In case of the boog directly on the scope you will probably not see these wiggles. But there may be some other wiggles much higher in the spectrum.

In case of diva you would see wiggels and they would be related to the samplerate (like in the case of sampling the boog).
Old 20th January 2019
  #28
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Quote:
Originally Posted by stinkyfingers View Post
are you talking about the little "kink" just after min/max ?
that's there because the ADC is using an elliptical or chebyschev filter...
What i see is a kindof square-ish offset starting just before a transition and ending just after the transition.
Not sure i've seen this happen with chebychev filters but i don't know a lot about elliptical filters.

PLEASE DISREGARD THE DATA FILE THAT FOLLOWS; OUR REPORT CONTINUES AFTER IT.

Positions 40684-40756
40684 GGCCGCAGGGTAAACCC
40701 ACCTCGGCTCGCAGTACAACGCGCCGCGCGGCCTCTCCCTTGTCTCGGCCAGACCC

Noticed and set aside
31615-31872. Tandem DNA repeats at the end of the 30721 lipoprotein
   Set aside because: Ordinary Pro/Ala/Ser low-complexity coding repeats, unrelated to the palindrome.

Maybe you're right and its caused by some interesting interactions of phase.
Old 20th January 2019
  #29
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Quote:
Originally Posted by EvilDragon View Post
You would, because again, audio interface would create them on the outputs (antialiasing filters in the DAC).
Right, but what about an analog scope that doesn't have a DAC?
Old 20th January 2019
  #30
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Quote:
Originally Posted by monomer View Post
Not likely. The scope is operating at the samplerate already. It would have to interpolate unnecessarily to get any sort of extra wiggles.
But this is maybe something that needs to be cleared up.
Ah you must know what scope the measurements were made on then?